Globe Talk: Don't brush off satellite radio

How does one decide on whether a risk is worth taking? There's obviously no set formula to that question that is asked by any shrewd investor or entrepreneur. At first blush, the risk in putting money into satellite radio may not seem a prudent one. Yet most Wall Street analysts are shying away from writing off the industry altogether, even though their financial performances have been far from dazzling.

While XM and Sirius Satellite Radio are fast becoming household names, and the companies are competing with one another to become fixtures in U.S. automobiles, neither has yet been able to translate their continued rise in subscribers into actual profits. In fact, both XM and Sirius have seen their share prices more than halve over the past two years as shareholders continue to be disgruntled by the need for ever more investments that outpaces the amount they are able to generate in revenue.

The situation becomes worse for Worldspace, a Silver Spring, Md.-based satellite network that caters largely to emerging markets in South Asia, Africa, and the Middle East. Since the company's initial public offering just under a year ago, Worldspace has seen its share price lose more than three-quarters of its peak value, even though the number of its subscribers has continued to rise slowly but surely.

Certainly, this is no get-rich-quick scheme, and those putting money on the business of satellite radio either within the United States or abroad can by no means expect to see impressive returns any time soon.

Yet there may well be a reason why analysts nevertheless still hesitate to write off the entire industry as a sell, and instead keep on advising investors to hold their shares for the long haul.

"This is a market ... that's investment-intensive," said Judith Pryor, senior vice president of corporate affairs at Worldspace. "There's a lot of cost upfront...people need to understand that."

To be sure, for Worldspace to keep its two satellites up in space to ensure network coverage for its subscribers currently totaling some 153,000 worldwide, in addition to setting up all the necessary infrastructure to guarantee high-quality broadcasting in some areas of the world where even basic infrastructure including electricity is patchy is no easy task. Moreover, given that subscribers in developing countries only pay about $4 to $6 per month, the network needs far more clients than it has now to be able to turn around a profit.

Sirius, for instance, said Thursday that it will add a fourth satellite to its fleet by the end of 2008 which will cost $260 million, including the development, launch, and insurance fees, even though the company continues to struggle to be in the black. In short, not only is launching and maintaining satellites costly, but providers are under constant pressure to provide ever-better quality and coverage that requires big bucks.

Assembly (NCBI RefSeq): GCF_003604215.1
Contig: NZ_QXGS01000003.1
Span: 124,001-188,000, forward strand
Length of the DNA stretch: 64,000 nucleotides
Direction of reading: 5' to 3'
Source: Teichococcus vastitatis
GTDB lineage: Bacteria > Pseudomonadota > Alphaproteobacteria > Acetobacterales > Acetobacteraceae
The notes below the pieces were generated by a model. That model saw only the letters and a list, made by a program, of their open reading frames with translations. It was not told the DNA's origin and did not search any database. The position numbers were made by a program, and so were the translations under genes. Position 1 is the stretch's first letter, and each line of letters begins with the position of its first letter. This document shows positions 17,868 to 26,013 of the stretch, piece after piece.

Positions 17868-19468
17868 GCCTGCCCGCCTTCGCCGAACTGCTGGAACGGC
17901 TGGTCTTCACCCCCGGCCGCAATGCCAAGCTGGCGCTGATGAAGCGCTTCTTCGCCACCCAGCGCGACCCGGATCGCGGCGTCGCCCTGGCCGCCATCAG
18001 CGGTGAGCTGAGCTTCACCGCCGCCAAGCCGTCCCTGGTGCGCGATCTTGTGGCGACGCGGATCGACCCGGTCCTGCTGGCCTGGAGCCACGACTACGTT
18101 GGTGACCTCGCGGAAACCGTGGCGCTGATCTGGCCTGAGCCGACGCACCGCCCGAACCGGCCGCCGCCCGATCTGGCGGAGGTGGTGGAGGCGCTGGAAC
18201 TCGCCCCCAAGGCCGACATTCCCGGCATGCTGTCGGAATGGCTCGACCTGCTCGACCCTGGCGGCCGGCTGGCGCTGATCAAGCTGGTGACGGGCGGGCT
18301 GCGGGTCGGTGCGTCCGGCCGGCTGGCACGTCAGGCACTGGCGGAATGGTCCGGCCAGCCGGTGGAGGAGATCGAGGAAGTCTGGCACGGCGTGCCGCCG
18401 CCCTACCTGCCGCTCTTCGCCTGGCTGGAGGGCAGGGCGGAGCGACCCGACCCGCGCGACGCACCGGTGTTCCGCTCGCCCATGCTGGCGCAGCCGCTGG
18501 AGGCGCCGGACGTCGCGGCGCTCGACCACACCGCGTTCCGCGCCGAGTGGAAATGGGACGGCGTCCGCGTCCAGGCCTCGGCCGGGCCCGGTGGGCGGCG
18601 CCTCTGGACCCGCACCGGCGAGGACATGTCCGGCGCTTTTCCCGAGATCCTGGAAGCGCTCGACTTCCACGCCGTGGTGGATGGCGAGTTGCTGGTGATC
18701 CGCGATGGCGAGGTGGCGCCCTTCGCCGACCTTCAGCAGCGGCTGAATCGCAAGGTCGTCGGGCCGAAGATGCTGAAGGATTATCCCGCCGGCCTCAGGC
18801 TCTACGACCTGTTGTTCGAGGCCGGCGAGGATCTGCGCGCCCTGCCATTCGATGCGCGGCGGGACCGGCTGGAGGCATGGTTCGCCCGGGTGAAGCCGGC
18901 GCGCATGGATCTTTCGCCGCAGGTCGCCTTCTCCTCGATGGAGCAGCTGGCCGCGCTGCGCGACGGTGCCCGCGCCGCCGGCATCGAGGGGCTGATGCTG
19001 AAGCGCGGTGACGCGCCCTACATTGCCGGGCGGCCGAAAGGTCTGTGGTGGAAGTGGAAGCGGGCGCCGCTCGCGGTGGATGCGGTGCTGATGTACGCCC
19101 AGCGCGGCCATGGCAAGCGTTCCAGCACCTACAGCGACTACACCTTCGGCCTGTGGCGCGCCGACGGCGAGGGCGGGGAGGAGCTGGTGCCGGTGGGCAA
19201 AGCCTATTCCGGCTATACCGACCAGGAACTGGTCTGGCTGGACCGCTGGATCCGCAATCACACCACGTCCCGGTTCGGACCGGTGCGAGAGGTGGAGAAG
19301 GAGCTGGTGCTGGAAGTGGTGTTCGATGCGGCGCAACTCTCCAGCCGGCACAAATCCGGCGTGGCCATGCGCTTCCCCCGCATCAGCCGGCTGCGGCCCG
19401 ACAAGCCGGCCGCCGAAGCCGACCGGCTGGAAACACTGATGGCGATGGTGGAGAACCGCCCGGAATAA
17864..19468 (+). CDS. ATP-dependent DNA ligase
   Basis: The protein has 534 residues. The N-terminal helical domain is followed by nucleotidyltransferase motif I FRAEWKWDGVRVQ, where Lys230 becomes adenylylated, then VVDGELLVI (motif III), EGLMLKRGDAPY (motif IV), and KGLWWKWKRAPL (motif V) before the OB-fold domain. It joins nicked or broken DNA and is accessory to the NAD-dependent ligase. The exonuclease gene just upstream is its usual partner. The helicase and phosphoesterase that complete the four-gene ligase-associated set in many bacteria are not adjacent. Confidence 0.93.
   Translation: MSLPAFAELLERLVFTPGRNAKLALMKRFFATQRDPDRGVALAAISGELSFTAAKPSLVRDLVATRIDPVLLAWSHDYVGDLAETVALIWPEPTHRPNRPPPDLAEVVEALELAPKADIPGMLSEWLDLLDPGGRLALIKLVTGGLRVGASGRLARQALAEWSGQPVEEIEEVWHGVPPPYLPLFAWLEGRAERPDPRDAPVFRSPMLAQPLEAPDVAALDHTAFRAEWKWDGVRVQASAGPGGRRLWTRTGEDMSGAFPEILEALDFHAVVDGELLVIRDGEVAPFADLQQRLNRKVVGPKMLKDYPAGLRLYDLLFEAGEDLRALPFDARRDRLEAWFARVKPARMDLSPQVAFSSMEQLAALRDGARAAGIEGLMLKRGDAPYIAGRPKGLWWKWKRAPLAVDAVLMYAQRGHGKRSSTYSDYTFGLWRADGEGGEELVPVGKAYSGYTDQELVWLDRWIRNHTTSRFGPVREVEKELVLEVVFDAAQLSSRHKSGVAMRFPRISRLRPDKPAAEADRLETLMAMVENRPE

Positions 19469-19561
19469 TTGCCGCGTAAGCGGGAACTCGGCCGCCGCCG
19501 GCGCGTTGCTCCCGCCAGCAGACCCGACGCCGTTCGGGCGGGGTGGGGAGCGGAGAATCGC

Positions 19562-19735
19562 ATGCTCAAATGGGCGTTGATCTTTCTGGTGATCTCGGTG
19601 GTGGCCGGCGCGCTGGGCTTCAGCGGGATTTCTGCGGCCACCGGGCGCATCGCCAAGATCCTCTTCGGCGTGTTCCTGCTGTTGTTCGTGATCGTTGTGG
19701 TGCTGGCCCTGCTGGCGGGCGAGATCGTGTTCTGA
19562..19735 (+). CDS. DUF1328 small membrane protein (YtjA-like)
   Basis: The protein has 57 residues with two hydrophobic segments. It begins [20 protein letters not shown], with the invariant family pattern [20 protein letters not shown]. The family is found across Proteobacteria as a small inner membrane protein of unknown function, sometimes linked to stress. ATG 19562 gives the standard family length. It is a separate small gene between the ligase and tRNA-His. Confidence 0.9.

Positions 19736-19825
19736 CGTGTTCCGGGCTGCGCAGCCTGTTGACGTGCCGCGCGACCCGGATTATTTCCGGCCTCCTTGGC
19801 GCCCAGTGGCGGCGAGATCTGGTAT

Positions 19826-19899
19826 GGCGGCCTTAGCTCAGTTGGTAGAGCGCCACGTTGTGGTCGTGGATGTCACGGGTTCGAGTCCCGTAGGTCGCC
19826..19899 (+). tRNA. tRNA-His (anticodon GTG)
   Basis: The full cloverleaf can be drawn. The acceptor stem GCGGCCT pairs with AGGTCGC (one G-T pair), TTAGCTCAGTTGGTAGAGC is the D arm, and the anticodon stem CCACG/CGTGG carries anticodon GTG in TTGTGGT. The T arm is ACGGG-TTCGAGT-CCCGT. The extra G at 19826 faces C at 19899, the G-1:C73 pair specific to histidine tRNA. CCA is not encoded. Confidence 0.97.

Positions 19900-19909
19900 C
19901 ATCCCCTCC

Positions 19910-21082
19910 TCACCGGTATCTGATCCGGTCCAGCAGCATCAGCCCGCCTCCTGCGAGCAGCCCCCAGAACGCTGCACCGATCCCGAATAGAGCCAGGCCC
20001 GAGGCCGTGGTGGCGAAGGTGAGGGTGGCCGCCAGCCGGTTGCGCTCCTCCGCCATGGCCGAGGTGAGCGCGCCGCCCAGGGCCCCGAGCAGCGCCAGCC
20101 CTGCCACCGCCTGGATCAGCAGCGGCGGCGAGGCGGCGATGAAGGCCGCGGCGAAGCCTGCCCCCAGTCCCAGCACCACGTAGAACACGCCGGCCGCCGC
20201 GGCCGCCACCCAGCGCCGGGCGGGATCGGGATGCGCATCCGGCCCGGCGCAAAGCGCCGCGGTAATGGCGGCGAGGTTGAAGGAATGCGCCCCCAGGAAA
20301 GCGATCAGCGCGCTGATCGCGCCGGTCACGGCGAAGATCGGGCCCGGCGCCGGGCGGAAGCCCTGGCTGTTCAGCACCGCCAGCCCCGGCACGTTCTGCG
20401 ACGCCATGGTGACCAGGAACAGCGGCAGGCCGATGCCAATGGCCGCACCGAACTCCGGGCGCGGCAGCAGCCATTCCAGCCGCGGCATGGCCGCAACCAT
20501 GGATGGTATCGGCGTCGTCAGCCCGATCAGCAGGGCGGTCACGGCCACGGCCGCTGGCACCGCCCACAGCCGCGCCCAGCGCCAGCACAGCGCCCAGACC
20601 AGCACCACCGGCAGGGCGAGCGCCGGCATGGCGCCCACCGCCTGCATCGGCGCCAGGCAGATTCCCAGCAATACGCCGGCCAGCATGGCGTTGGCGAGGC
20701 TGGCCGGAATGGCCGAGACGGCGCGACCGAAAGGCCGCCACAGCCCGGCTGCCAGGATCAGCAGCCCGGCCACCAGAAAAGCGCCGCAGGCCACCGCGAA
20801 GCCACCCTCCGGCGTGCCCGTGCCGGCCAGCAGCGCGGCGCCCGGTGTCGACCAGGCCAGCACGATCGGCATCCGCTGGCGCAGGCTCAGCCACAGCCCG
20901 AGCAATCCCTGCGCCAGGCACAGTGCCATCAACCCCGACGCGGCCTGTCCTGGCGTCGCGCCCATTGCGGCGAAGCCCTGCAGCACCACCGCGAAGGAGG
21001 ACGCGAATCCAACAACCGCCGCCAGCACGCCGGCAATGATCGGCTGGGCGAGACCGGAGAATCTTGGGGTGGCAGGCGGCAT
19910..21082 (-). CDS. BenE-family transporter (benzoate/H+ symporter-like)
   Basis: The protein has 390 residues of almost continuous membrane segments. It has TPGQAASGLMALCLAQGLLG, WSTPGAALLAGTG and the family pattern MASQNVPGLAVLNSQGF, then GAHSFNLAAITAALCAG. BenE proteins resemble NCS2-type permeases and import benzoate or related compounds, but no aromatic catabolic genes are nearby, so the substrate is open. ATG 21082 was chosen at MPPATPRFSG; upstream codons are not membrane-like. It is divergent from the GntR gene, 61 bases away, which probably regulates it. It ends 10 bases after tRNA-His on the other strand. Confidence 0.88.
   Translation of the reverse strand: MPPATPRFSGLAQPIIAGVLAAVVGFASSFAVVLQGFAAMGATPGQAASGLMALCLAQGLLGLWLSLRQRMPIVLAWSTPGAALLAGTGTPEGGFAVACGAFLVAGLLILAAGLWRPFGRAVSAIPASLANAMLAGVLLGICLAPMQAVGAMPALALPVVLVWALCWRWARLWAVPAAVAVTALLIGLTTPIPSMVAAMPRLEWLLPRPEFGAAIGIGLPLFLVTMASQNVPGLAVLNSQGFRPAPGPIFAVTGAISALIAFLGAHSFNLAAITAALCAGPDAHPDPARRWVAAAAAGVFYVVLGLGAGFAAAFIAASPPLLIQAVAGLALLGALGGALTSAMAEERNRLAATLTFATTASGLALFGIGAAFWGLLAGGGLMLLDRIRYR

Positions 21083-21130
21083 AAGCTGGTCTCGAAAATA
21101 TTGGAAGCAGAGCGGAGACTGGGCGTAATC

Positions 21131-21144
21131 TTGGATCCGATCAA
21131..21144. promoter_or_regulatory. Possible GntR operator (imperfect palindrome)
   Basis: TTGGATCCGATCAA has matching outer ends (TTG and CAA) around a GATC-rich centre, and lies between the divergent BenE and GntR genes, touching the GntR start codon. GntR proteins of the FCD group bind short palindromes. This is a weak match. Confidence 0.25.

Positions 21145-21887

Yet while it would be all too easy to be dismissive about the costs of keeping satellite networks going and instead be cynical about how there will never be enough listeners willing to pay for the service to justify the business, it's hard not to be taken up by the industry's dreams for the future.

In the case of Worldspace in particular, the company's emphasis on catering to the specific tastes of local markets rather than simply trying to impose U.S. programming on to non-U.S. subscribers is a breath of fresh air in the world of global entertainment which is increasingly U.S.-dominated. While the company has its fair share of dishing out mainstream U.S. and British pop songs and offerings of U.S.-centric broadcasts, it is fully aware that a line-up aimed at a U.S. audience will not fly among its own clientele. After all, of the company's total subscribers, 73 percent are based in India, and Worldspace has channels devoted to various Bollywood music genres, in addition to having programs in 17 of the subcontinent's multiple languages in order to meet the market's specific needs.

"At the end of the day, it's all about the product...the programs," Pryor said, pointing out that even with the best-quality sound and state-of-the-art technology, people would not be subscribing unless they actually enjoyed listening to the network.

Copyright 2006 by United Press International

Citation: Globe Talk: Don't brush off satellite radio (2006, June 9) retrieved 23 September 2023 from
This document is subject to copyright. Apart from any fair dealing for the purpose of private study or research, no part may be reproduced without the written permission. The content is provided for information purposes only.

Explore further

One American, two Russians ride Russian capsule to the International Space Station


Feedback to editors